The race start was clean and Jason drove well early, though we probably only got by one or two cars before a full course yellow came out about 21 minutes into the race. It takes two full laps under caution before the pits are open for our class, so it was going to be thirty minutes in before he could stop, which was in our first fuel window. That meant I needed to drive almost a full hour to get to the next fuel window, which sort of bugged me since I had been so slow thus far. But we didn't have much choice, so I jumped in and took off. Unfortunately, the pace car moves pretty fast and we couldn't quite catch the field on the four and a half mile track before the green flag came back out and we were racing again. That put me probably a minute behind the field and racing all by myself for a long time. That was annoying in some ways, but maybe good in others. My first lap was a 3:23, so that made me feel pretty good since I felt like that lap was kind of rusty and bad in a lot of places. So I kept working on every corner about eight or nine laps I was down into the 3:21's. Then a few laps later I popped off a high 3:20 followed by a few low 3:21's. I had finally gotten the hang of coasting with a lot of speed into the corners and using that curbing to help turn the car.

I was feeling good, but I knew when the radio clicked that I was fixing to be told my stint was over. Ugh! Oh well, all good things have to come to an end, I suppose. I was right, my time was up (and likely my fuel!), so I came into the pits and turned the car back over to Jason. I was fourteenth when I came in, but that was because we pitted so early during that caution and most everyone else stayed on track and then had to pit under green. But now we were pitting under green, so Jason went back out at 25th. He drove well and kept plugging away, though, to climb all the way back up to 20th, which I think was pretty dang good considering we had to make one more pit stop than everyone else, and even though it was during a caution it still didn't help us as much as it hurt since we couldn't catch up to the field under yellow. So you can say we probably lost an entire minute there, which is not so good.

But I'm very happy that my mostly depressing weekend turned very good at the end as I felt like I really got it together finally and turned in some good times. Being less than two seconds off Jason at a track this long is very good, especially since he's a race winner this season at this track in Speed World Challenge Touring Car, a very tough series filled with top professional drivers. Looking forward to the last Koni Challenge race of the season in two weeks at VIR! We should be a little closer to the faster cars at this track for a couple reasons, which will be nice. It's also a six hour race at a track I have a LOT of seat time at, which should be good.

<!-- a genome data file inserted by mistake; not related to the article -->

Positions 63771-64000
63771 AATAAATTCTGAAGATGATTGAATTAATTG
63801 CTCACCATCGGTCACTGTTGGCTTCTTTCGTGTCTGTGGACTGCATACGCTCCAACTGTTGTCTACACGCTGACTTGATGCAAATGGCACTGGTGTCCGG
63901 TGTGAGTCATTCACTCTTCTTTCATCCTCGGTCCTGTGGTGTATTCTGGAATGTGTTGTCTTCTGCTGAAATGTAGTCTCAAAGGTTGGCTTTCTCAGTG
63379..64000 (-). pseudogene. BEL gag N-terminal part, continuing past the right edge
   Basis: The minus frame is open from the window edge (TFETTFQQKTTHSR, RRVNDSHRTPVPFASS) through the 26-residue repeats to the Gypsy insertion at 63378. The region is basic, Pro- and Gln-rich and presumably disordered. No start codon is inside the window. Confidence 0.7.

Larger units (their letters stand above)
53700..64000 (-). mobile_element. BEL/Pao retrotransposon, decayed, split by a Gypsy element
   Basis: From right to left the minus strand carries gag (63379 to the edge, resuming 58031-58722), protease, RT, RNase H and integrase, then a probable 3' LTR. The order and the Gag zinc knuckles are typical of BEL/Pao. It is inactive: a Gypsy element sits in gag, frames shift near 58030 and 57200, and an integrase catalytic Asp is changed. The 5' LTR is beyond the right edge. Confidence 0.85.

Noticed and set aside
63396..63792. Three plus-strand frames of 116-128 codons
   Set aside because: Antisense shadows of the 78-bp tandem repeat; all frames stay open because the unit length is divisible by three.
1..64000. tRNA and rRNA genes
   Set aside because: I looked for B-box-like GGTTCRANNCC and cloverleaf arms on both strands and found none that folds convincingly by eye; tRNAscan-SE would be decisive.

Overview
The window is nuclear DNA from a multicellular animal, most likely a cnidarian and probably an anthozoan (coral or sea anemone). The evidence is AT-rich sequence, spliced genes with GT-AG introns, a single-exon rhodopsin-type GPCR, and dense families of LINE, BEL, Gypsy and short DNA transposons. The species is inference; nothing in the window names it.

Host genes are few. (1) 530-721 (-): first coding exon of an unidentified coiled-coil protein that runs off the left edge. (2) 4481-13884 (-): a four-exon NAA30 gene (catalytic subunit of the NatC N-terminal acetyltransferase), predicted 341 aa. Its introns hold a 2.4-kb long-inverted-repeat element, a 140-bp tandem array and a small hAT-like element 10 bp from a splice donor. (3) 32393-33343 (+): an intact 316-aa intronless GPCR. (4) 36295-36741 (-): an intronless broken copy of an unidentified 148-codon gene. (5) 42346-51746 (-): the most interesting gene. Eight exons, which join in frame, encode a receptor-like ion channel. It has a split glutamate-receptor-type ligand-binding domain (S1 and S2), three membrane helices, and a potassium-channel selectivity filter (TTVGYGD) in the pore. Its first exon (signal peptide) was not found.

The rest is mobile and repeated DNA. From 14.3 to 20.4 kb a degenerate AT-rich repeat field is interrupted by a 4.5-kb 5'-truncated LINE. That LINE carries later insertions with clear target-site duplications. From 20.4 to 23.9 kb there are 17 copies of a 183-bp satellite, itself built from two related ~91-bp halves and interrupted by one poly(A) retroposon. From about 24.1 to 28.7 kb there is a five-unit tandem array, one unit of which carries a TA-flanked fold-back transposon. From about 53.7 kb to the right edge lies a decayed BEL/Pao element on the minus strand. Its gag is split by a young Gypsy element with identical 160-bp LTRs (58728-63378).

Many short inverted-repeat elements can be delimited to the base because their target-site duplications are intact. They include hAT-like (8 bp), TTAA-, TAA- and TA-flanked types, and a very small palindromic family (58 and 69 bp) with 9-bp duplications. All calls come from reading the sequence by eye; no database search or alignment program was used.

Now for the best part...today's race will be on TV! Set your DVRs to record it from Speed Channel (DirecTV channel 607 and most cable systems carry it so check your local listings) at 11am on Oct 12.
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I love quilts.

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There's just something about a hand made quilt. It must be the sum total of everything...the fact that the design of a quilt is inherently comfortable combined with the fact that anyone hand making something like that is going to use good materials along with the fact that someone sweated over the thing for so many hours. I've rarely met a quilt I didn't like, but perhaps that comes from the fact that I grew up with so many around...

You see, my great grandmother Whisnant quilted most of her life away. She loved making them. She occasionally sold one, but I think most of them went to family. As I was growing up and would visit her I'd constantly ask "when do I get one?" to which she usually replied that she had to finish this one or that for someone who had been waiting longer than I had. So I waited patiently. Then one visit she presented me with a beautiful quilt with matching pillows. It was amazing. I was speechless. She asked if I liked it and I assured her it was awesome. At some point during that visit she made mention of me using it. Say WHAT? I replied that there was no way I could use it...it was too beautiful to take a chance at messing it up.

Now she was speechless. And somewhat confused, I think. So I added that I had waited a long time and she had spent MANY hours making this beautiful thing FOR ME. There was no way I could use it as I wanted to keep it forever, since we both knew she wouldn't be around too much longer and I needed it to help remember her by. She had outdone herself on this particular quilt, I thought, as it was a huge pattern of hexagons each only about two inches across. Too many hours went into it to simply use. This stymied her arguing about it, though I could tell it bothered her that her creation would not be getting used. We both moved on and I took my quilt home and vowed to have a place to proudly display it one day (we do now display it on the wall of our living room across an antique two-man saw that's about six feet long).

Imagine my surprise, when, at my next visit she presented me with ANOTHER quilt! This one was what I'll term a "quicky" as it was simply two layers of cotton fabric with a thin layer of batting in the middle and was stitched in about six inch squares. It was also HUGE. She said I could have this one, too, but only if I promised to USE this one. I shook my head in agreement, gave her a hug, and gladly accepted it. I used it all through college and still occasionally use it to this day. It's a prized possession, but a promise is a promise. I really miss that lady.
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Companies: Make recycling easier!

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So to recycle paper and cardboard products, they need to be as void of non-paper products as possible. Given that, why do companies insist on making packaging that's so hard to separate? Take Puffs tissue, for example (and there are many more). On the bottom of the box they proudly proclaim "Made from 100% recycled cardboard." Great. But why do they insist on that little plastic piece inside the top to help you dispense the tissues? Surely there is a way to achieve the same thing without the plastic. It's annoying to have to remove. I do it, but how many people just don't bother and toss it in the trash instead? Or recycle it that way and cause problems at the recycling center?